>> We're going to drain the swamp.>> After several major reversals on a host of issues, President Trump appears to have shifted from the nationalist playbook of Steve Bannon to a more moderate and globalist approach. But then who now might be guiding Trump in that direction? Reuters political correspondent James Oliphant has an idea.
>> Gary Cohn right now is the top economic policy advisor to president Trump. He's the chairman of the National Economic Council, and he's really developing a rather large portfolio within the White House, not only tax reform but an upcoming infrastructure plan. And he had a piece in the health care reform, so he's really emerging as one of the leading voices in Donald Trump's ear.
>> Cohn is one of just a few former Goldman Sachs executives sprinkled throughout Trump's administration. But he's built a strong rapport with the president, who relates to his aggressive personal style. But there are also some key differences between them.>> Gary Cohn is a strange fit for Trump in one very notable way, he's a registered Democrat.
Who's given to Hillary Clinton and other Democratic politicians through the years. But he's also viewed as a very pragmatic man who's not an ideologue. If anything, what he's going to do is promote business-friendly policies that are going to benefit corporate America and Wall Street.>> And as the behind the scenes battle between Bannon and Trump's son-in-law Jared Kushner escalates, Oliphant says Cohn is well positioned for when the dust settles.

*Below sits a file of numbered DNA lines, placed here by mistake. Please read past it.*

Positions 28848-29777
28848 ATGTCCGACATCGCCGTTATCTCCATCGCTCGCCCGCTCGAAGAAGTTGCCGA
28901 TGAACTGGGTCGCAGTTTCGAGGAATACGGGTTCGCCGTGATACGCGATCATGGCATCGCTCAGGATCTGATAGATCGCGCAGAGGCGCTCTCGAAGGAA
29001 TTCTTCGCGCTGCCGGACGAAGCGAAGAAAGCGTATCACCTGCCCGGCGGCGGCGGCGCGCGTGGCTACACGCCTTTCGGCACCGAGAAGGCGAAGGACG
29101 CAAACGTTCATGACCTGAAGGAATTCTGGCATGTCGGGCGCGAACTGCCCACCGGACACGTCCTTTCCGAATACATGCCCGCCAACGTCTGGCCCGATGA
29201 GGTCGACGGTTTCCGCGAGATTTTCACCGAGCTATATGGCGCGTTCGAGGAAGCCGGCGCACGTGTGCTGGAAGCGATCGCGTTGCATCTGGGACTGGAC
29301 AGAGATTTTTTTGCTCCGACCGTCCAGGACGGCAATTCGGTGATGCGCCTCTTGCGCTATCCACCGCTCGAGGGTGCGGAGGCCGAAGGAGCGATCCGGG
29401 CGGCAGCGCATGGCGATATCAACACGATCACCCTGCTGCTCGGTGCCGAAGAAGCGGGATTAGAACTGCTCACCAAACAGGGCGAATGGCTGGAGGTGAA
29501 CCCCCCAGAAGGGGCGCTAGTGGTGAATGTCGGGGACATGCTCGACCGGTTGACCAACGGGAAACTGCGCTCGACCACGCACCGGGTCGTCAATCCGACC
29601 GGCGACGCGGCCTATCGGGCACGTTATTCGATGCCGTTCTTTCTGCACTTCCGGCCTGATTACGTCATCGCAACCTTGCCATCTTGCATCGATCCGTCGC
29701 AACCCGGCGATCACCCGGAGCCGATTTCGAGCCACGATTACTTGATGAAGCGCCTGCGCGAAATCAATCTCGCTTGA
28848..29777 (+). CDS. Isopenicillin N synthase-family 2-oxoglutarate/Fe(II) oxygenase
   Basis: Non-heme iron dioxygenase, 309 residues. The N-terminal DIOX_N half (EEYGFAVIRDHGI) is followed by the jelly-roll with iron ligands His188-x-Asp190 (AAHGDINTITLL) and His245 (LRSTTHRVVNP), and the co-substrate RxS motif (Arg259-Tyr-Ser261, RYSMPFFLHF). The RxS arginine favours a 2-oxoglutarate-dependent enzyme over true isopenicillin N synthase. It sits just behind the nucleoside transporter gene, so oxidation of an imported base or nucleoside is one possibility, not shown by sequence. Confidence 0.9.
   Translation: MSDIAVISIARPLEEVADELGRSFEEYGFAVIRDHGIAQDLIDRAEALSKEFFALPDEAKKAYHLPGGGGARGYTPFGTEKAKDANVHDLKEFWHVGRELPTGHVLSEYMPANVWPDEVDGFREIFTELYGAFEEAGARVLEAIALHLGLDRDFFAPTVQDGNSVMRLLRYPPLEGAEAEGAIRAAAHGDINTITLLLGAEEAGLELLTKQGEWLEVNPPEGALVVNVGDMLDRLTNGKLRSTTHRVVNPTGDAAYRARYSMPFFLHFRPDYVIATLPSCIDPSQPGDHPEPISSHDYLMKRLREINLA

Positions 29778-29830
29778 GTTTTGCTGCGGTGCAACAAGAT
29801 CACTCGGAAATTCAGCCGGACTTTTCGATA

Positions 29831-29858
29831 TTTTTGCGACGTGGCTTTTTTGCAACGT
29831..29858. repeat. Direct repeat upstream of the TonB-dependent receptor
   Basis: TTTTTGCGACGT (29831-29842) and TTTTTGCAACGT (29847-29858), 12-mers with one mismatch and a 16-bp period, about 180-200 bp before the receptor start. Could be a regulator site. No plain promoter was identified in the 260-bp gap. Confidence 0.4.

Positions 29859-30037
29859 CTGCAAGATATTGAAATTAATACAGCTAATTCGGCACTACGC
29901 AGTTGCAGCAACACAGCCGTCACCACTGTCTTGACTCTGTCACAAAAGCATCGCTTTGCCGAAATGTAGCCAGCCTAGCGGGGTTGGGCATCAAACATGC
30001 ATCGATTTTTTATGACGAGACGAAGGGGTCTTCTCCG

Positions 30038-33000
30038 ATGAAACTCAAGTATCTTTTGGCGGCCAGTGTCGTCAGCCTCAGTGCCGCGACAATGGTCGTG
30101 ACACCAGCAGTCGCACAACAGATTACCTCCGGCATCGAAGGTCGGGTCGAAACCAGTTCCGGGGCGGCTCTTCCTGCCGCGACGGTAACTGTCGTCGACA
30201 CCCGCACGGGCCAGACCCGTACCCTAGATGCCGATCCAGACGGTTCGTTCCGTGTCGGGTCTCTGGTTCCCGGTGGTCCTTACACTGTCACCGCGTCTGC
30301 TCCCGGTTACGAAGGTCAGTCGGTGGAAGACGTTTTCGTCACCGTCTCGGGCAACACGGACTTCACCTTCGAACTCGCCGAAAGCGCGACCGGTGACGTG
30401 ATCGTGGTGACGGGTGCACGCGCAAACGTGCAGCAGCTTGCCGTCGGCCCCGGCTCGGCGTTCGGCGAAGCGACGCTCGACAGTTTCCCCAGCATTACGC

>> Cohn is a major beneficiary of this ongoing skirmish between Steve Bannon and Jared Kushner. Cohn is aligned with Kushner and Ivanka Trump. And they're viewed as sort of the New York power center in the White House that's pushing for maybe a more pragmatic and moderate approach than is being advocated by people like Steve Bannon and Stephen Miller.
And so what we're seeing is really a conflict now where in the White House people are choosing sides and Kushner rises, Cohn is rising with him.>> In the last two weeks, Trump intervened in Syria, emphasized the importance of NATO, which he once termed obsolete. And also reversed himself on the Federal Reserve's policy of holding down interest rates.
He's even ramped up criticism of Russia, and recently talked down the idea of a trade war with China, the kind of pro-trade positions someone like Gary Cohn might support.